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Monday, January 7, 2013
3Jack's 2013 Golf Resolutions
reduce the amount of toe-hits
I generally hit shots on the sweetspot
or a dimple or two off the sweetspot very straight and at the target. In fact,
once I switched to a 44-3/8” driver, that has increased as well. However, all
bets are off with the toe shots. Usually it causes an over-draw. But sometimes
it causes a bad miss left and occasionally it causes a bad miss right. It’s not
like it’s a constant problem, but it’s just enough to make the ball flight and
miss less predictable. Particularly if I’m hitting fades that
Putt every putt out, regardless of how casual the round of
I think it’s important to do this from the get-go instead of
waiting a few weeks before a tournament. I feel becoming mentally tougher in all
facets of the game is a top priority.
One of my favorite documentaries in sports in the past 10 years
is called ‘The Street Stops Here.’ The story of Bob Hurley, Sr. who coaches one
of the very best high school basketball programs, St. Anthony’s in Jersey
You can watch the entire movie here.
of the main things that Hurley preaches on the court is that his players keep a
‘poker face’ at all times. He does not want them to complain and pout when
things are not going their way. Even if they screw up.
One scene Hurley
talks about him suspending two starters in a game for slacking off in school as
they go to play against Kobe Bryant’s high school. Trailing by 1 before the
half, one of the backups replacing the suspended starters, steals the ball from
Bryant and St. Anthony’s scores before the halftime buzzer. As Hurley puts it,
Bryant has his head down while St. Anthony’s storms off the court. Then St.
Anthony’s goes on to win by 15 points.
The point being is that body
language and facial expression can sabotage performance. I got much better at
those in 2012, but I still have a long ways to go.
rounds of golf
I think it’s too easy to get caught up into practice.
I think there is an important place for practice and an important place for
playing golf. Part of my goal is to find a way to optimize the amount of
practice and play I get. But, I think the best tournament players tend to play a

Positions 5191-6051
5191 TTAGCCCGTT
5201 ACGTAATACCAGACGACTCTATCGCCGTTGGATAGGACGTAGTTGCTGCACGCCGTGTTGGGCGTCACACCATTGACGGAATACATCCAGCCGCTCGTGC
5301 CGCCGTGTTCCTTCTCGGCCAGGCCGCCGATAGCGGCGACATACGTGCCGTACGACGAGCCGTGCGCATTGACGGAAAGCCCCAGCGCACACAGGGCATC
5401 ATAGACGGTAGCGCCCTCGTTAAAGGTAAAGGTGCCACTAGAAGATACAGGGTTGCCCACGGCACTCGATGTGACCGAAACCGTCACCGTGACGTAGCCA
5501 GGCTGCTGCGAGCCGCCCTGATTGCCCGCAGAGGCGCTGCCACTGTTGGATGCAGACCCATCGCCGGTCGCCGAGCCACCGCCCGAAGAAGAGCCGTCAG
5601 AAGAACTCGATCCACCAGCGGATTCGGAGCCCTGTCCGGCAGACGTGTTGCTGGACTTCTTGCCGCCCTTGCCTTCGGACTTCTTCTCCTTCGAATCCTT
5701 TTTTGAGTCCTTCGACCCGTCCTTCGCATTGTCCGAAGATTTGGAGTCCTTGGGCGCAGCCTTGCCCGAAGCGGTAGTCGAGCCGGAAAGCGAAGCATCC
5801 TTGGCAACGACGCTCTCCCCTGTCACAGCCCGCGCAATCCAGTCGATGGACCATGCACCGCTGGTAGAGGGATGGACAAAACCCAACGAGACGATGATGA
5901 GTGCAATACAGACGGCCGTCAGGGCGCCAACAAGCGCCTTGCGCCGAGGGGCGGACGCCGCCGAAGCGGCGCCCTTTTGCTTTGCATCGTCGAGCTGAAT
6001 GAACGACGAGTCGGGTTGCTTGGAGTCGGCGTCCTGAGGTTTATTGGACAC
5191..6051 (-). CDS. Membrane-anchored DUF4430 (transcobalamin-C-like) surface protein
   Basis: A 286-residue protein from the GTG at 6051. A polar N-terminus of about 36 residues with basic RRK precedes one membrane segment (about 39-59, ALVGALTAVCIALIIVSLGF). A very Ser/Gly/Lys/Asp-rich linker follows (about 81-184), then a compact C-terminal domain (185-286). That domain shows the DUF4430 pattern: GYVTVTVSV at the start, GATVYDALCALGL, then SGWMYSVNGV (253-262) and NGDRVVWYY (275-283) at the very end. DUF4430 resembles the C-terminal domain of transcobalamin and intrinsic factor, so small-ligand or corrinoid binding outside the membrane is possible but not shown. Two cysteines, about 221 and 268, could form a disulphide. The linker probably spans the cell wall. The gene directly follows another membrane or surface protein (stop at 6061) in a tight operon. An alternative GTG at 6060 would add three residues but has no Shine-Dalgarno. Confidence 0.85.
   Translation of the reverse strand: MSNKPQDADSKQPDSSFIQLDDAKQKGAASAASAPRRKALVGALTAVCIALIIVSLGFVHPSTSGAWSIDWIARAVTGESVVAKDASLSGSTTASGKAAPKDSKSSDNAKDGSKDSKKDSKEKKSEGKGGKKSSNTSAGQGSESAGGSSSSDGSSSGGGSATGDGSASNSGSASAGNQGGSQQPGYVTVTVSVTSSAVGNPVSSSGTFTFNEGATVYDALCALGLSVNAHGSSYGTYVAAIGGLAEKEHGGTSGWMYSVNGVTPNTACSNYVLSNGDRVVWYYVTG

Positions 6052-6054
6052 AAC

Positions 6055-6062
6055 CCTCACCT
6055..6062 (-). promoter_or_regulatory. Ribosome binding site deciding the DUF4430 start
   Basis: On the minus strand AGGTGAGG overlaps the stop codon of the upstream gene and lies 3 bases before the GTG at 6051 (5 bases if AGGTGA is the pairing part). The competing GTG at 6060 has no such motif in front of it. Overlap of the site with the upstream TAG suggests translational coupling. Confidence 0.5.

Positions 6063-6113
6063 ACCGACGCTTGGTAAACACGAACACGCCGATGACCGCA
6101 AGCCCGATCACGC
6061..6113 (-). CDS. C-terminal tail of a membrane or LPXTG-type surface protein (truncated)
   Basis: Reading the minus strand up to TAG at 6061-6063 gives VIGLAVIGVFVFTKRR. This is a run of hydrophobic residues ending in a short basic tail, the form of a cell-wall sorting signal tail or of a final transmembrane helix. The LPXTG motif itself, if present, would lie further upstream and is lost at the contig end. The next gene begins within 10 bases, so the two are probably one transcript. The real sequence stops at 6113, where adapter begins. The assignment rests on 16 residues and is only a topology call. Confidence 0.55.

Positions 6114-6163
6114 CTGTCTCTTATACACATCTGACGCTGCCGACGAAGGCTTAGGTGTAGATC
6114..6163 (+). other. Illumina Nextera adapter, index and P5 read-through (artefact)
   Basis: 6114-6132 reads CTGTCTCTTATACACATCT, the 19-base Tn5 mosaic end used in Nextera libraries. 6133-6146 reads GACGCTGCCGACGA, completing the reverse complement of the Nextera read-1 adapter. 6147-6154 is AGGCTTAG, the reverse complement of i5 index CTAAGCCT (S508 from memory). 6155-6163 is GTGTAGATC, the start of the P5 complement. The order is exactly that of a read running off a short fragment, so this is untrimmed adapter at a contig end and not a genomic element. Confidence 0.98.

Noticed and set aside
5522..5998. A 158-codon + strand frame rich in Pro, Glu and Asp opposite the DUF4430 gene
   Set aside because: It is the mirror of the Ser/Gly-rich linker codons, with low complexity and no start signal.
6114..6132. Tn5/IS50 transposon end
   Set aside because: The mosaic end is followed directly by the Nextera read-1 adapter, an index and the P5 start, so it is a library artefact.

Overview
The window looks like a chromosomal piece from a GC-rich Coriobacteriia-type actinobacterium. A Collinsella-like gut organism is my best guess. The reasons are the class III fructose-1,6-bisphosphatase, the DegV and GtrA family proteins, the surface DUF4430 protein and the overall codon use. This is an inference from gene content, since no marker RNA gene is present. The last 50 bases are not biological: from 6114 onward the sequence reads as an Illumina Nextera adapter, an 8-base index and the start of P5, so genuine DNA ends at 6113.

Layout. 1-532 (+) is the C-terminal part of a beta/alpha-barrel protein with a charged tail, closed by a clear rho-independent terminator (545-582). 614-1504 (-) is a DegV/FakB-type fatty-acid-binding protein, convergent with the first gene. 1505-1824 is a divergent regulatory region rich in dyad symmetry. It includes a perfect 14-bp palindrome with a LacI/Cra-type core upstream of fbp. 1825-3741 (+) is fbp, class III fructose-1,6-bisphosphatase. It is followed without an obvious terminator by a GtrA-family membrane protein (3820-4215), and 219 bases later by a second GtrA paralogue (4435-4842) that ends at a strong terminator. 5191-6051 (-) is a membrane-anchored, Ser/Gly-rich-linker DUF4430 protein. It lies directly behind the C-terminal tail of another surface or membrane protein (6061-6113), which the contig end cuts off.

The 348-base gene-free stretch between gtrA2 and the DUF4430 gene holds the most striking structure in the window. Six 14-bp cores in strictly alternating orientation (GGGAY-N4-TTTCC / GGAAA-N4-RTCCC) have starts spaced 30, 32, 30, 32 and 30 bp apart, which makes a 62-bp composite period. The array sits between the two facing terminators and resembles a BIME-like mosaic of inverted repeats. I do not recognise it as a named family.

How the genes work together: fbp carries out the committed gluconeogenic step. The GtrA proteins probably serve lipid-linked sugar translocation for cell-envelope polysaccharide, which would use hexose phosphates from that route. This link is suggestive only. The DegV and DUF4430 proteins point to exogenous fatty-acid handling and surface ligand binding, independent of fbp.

lot more golf than just practicing.
Eliminate checking my swing
This is something I’ve given a bit of thought
towards in the past year. If you watch the great ballstrikers of all time like
Nicklaus, Snead, Hogan, etc., they never checked their swing mechanics in their
practice swing. They simply got a feel for the club, loosened up a little, found
the target and hit the shot. They didn’t check their takeaway or their position
at the top of the swing, etc.
I think one of the problems with that and
what is often called ‘playing the golf swing instead of playing golf’ is that
your eyes are diverted by the mechanics when you are checking the mechanics.
Then, when you take the swing you have created a habit of diverting your eyes to
the mechanics mid-swing instead focusing the eyes on the ball and sensing the
Practice more short game shots with a long
I think this is what made Seve so great at the Short
you can hit bunker blasts and flops close with a 3-iron, you’ll be unstoppable
with a wedge.
Better structured and focused practice
I’ve been reading ‘Mental Toughness Training for Golf’ by
Dr. Rob Bell and I really like it. I plan to finish reading the book and
implementing it into my practice sessions. I think combining that with my
practice drills that my instructor, George Hunt (www.moradgolfgeorgehunt.com),
has given me…will not only improve my swing mechanics more rapidly, but be able
to execute them under pressure better.
Discover new mathematical
truths about the game
I discovered more mathematical truths and was
able to identify strategies that work. These are discussed in 2012 Pro Golf
think they helped me understand the game more. Going into the year I thought
that the biggest key to the game for somebody like myself was Danger Zone play.
However, I was only half right. From studying players of all skill
levels and looking at some Tour players that fell off dramatically like Mike
Weir, I started to understand how the importance of driving fluctuates depending
on skill level. I started to understand that for my game, driving is extremely
important whereas the typical Tour player drives it better on their worse days
than I drive it on a decent day (if I am driving it well, I can very well hit it
better off the tee than a Tour player on their bad days).
I started to
understand some things about putting and 'going low' (I will have a column on
GolfWRX about 'going low' soon). I also understood some general concepts about a
'Moneyball' style of approaching the game and I think it not only made me a
better player, but made my objectives more clear so I have an easier path to
getting better. If I can continue to learn more things about the game from a
numbers standpoint, the better it will be for my game.
fun out on the course
I think 2012 was a fun time as I got to play a
lot of good golf courses. Florida courses, particularly in Orlando, tend to have
a unique trait about them in that they are more fun to play the 2nd or 3rd time
around than the 1st time playing them. You can get fooled by some of the designs
just enough that it takes away from the enjoyment the first time playing them.
This year I was able to play a ton of different courses and pretty much every
major course in the Orlando area. Thus, I can better choose what courses I want
to play for 2013. On the list are:
El Campeon @ Mission Inn
Resort Redtail Club Juliette Falls Grande Pines Southern Dunes GC Harmony Golf
Preserve Legends @ Orange Lake Resort Sugarloaf Mountain Victoria
Hills La Cita CC
Next year I plan on playing more courses towards
the Daytona Beach area like LPGA International.